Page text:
In my column last week, I touched on some of the advantages and disadvantages of making a buy through a third-party media seller as opposed to dealing directly with the site publisher. That anecdote got me thinking about the process of media buying and the importance of building relationships with our suppliers. A media buyer’s success in negotiating ad placements largely hinges on his ability to sustain relationships with his media sellers. But this maxim raises an interesting question: Given the choice between initiating a relationship with the site publisher directly or putting our efforts into sweet-talking the third-party media seller, which route will result in the best media buy?
It’s an issue that invariably triggers a passionate reaction among media buyers, publishers, and ad sales reps alike, and it’s difficult to provide an answer that is anything other than subjective. Some insist that we’re better off negotiating on our own behalf and eliminating the network middleman. Media buyers benefit from this approach because dealing directly with the site publisher gives us the opportunity to evaluate his position and gauge where his boundaries lie. How flexible are his ad rates? How willing is he to accommodate our clients? These are questions that are best answered firsthand, as this knowledge can put a media buyer into a powerful negotiating position.
Not all media buyers support the direct approach, however, and the rationale varies. Many believe that leveraging the relationship that already exists between a network rep and a site is the quickest and easiest path to media-placement perfection. The benefits of initiating contact with an ad network rep who has a mandate to sell off a publisher’s inventory by whatever means necessary (within reason, of course) are obvious. The third-party seller is in a position to offer us lower rates on many of the very same placements that we would pay double or even triple for when dealing directly with the publisher. And on a side note, whereas a strong relationship with a publisher may put us at an advantage for negotiating a placement on his site, a good rapport with a network ad executive can get us discounts on inventory across hundreds, even thousands, of Web sites.
Buying from a network can have its risks, of course, as was painfully illustrated by last week’s account. But if a deal does happen to go sour, one can always opt to make the buy directly from the publisher. If you must resort to making such a move, it’s essential to get your rep’s approval. The last thing a buyer wants to do is alienate a good supplier by making a buy behind her back. Deceit can be a real relationship killer, to say the least.
Clearly, there are pros and cons for each of these buying strategies. So which approach will ensure you the best buys? The best alternative for your needs will always depend on the nature of your campaign. If your priority is to secure a high-profile skyscraper ad or a section sponsorship, then it would certainly make sense to develop a relationship with the site publisher to ensure that you get first dibs on this limited inventory. If you are working with a minimal budget, however, and driving traffic to your client’s site at an especially low cost-per-visitor rate is your main objective, then seek out an ad network sales rep.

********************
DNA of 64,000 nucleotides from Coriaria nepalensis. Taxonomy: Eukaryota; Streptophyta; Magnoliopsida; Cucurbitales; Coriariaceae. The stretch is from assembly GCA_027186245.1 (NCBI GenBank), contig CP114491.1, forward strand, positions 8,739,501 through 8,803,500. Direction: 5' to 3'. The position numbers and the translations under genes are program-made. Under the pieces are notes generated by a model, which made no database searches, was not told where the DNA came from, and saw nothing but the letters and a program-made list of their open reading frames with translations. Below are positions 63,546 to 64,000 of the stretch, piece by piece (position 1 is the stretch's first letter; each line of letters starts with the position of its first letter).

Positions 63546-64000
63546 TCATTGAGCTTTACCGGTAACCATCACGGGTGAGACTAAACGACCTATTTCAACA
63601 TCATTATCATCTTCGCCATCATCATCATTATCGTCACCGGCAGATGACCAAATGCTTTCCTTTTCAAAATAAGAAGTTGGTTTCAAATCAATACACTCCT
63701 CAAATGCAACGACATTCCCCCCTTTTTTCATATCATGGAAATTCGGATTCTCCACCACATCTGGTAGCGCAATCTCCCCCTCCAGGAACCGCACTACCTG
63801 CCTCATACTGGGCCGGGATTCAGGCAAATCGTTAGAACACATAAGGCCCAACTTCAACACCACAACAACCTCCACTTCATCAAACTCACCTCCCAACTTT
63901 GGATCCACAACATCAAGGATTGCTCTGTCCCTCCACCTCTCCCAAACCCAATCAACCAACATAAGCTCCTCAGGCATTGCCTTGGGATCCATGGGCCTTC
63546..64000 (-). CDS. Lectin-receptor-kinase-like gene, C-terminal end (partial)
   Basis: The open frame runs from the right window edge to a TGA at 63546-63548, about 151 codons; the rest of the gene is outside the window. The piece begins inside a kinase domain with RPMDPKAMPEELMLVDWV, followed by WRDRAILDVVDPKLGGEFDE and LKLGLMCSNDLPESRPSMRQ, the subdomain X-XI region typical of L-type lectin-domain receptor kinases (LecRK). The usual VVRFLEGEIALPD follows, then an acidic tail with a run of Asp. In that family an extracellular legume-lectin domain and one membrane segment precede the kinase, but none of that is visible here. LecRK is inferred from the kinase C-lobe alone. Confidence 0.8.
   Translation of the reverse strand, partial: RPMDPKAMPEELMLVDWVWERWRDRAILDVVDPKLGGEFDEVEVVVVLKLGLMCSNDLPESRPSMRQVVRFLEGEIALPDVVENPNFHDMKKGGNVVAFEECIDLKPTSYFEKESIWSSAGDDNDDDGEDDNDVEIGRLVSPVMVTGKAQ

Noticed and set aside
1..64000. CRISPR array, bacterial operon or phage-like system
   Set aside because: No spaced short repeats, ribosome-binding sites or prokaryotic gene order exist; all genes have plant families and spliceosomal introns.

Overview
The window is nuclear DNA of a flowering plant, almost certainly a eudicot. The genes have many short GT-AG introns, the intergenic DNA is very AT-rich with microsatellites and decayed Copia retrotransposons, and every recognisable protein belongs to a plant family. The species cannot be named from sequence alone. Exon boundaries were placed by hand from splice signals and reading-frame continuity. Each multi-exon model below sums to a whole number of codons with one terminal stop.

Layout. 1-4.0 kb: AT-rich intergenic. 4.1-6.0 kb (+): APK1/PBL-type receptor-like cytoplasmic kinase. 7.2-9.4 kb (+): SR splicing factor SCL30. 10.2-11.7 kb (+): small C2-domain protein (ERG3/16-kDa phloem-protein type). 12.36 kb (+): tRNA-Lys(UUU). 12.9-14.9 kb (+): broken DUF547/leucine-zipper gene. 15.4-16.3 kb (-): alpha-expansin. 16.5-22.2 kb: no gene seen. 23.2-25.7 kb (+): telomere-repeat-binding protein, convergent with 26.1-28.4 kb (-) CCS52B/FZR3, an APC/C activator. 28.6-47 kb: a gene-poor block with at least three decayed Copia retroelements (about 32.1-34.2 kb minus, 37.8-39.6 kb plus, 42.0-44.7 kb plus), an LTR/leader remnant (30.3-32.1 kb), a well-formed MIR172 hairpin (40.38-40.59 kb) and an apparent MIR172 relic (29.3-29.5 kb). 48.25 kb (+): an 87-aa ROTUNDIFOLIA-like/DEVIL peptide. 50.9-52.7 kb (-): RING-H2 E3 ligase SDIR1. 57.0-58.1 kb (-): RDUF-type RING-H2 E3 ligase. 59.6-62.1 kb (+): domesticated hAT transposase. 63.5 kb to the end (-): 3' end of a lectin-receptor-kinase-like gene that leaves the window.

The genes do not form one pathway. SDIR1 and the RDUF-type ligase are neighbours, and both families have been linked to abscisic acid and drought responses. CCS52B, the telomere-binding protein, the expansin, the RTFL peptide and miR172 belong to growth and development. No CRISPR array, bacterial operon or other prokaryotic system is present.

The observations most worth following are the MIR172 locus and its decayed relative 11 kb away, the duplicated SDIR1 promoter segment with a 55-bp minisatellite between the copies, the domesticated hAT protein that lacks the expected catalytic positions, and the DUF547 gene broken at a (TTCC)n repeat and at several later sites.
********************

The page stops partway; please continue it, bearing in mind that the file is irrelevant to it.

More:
The disadvantage to this plan is that we rarely get advance warning about the type of campaign our clients will be requiring. The key, therefore, is to be prepared by having strong relationships in place before we actually need them. Get to know as many publishers and ad network sales reps as possible: You never know when you might need to engage their services.
Meeting this objective isn’t as time-consuming as it may seem. Many contacts can be made simply through responding to the dozens of service pitches that flood our inboxes every business day. An ice-breaking email or phone call is always well received, and it’s an effortless first step to building a relationship that you may profit from when planning future campaigns.
Having these contacts on file can also assist with the media planning process, as they offer a good starting point for campaign research and can make compiling a list of potential placements quick and easy. In a field in which a buyer often needs to employ several media sellers for just one online campaign, this tactic clearly pays dividends.
A good list of contacts is an asset in every business, and Internet media buying is no exception. Getting to know one’s suppliers, and keeping a sizeable number on reserve, can be a media buyer’s secret weapon for success.
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